Update: I decided to go flat black and khaki, keeping the with classic tail of the KLR and the more tech nature of the front fairing.

Bleeding red (as in Honda), it was a switch to ride something green. That's not to say that Kawasaki is inferior to Honda, but we all know how we are when it comes to brand loyalties, and that's whack. And that's not the only reason I decided to change the paint scheme on the KLR. I saw one featured on the KLR650 forum page painted khaki and I really liked it.

I also like the factory paint on the new KLRs, not so much the digi camo, but the blacked-out bikes with simplified graphics, not to mention the few older camo-rattle-canned KLRs I've seen on the interweb.

I played around a bit on Photoshop to see what a khaki scheme might look like on the KLR's lines.

I decided to make some changes, going simplest form first. I didn't want to change the tank color so I reversed the black and gray motif, going black on the headlight cowl fairings, and gray over the silver radiator fairings.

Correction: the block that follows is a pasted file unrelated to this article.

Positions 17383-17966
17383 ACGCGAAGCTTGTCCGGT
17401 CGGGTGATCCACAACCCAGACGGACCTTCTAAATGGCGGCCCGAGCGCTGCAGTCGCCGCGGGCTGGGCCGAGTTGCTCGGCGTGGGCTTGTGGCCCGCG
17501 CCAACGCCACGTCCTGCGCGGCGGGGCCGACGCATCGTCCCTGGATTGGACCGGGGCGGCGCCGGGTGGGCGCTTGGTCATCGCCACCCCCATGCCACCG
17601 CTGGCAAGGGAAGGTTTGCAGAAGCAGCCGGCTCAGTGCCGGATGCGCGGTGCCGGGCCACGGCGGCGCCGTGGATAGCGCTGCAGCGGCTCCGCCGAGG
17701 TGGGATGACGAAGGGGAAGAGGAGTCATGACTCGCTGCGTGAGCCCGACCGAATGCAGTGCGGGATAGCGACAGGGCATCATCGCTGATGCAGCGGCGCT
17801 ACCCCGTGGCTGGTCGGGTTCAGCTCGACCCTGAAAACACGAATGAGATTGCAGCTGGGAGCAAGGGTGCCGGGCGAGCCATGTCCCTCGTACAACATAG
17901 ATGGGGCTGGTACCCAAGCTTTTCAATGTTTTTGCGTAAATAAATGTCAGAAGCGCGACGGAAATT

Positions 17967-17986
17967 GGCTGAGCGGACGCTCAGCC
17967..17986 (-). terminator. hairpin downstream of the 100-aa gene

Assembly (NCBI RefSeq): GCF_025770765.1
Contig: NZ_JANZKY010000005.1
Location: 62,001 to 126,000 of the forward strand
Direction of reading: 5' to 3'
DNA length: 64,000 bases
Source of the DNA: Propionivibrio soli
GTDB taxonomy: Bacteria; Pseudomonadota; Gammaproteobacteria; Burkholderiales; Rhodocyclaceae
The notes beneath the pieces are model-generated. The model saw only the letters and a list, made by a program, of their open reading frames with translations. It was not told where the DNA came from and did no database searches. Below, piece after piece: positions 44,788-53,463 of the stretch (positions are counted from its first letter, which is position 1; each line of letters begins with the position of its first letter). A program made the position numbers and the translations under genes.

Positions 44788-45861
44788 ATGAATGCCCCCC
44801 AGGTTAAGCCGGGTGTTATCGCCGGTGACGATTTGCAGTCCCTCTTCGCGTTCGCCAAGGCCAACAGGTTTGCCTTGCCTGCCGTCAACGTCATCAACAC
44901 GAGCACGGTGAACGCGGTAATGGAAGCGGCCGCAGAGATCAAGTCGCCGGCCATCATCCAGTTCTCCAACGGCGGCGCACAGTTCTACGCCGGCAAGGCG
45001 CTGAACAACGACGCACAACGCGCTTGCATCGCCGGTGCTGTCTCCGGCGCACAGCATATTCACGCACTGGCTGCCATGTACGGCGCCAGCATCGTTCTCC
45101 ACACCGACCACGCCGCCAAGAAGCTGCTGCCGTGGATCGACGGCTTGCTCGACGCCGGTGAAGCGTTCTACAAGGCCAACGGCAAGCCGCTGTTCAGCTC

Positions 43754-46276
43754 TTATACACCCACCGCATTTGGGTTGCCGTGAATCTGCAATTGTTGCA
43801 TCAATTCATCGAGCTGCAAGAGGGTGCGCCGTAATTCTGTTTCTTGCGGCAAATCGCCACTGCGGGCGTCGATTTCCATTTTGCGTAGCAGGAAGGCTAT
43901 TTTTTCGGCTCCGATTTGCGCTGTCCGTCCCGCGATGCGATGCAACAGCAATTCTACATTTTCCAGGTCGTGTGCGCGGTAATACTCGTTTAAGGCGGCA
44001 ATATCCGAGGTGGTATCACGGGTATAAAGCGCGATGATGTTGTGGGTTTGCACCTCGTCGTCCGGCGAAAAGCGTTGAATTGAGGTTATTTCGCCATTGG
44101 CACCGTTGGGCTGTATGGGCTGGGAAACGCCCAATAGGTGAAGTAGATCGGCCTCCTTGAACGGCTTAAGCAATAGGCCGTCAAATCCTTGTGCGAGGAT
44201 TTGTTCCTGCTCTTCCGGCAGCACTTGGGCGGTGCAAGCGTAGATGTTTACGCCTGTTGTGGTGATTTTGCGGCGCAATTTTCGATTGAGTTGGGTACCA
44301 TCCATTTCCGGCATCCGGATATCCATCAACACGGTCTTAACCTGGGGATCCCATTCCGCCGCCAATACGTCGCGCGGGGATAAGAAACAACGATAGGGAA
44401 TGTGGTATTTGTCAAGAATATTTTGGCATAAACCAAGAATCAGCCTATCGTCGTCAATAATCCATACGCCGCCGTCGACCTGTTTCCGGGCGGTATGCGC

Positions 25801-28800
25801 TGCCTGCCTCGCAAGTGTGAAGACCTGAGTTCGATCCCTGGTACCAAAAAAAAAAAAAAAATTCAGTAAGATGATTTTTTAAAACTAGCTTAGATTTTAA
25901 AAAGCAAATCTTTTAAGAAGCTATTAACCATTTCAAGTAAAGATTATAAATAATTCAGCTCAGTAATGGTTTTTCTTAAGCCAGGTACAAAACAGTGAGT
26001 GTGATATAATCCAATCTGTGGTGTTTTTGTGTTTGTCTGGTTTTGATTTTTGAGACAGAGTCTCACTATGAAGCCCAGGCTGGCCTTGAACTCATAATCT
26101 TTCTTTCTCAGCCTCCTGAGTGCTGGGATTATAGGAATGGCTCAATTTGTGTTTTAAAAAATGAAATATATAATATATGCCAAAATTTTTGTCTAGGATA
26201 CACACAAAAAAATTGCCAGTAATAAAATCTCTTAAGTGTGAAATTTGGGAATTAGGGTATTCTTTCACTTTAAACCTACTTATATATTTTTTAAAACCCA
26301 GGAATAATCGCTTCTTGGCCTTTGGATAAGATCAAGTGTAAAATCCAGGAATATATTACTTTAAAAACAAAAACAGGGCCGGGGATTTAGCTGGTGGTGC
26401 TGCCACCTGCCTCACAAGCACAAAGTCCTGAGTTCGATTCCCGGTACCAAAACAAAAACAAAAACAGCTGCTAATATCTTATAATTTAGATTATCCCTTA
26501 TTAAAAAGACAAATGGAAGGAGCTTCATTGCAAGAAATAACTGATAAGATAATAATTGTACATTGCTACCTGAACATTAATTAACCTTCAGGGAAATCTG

All factory graphics were removed using a heat gun and Goof-Off to clean up residual glue. The cladding was then removed, cleaned and degreased, buffed with steel wool, washed and tacked and suspended on a line. Three colors were shot; flat khaki on the tail-light shroud and side panels under the seat, gray on the radiator covers, and flat black on the headlight shroud fairings.

The Krylon products worked well, applied in ideal conditions. They advise that the coating becomes chip-resistant in seven days. Not being that patient, I rode three days later and got caught in a hail storm. I thought for sure I'd reshooting everything, but it came out without a scratch.


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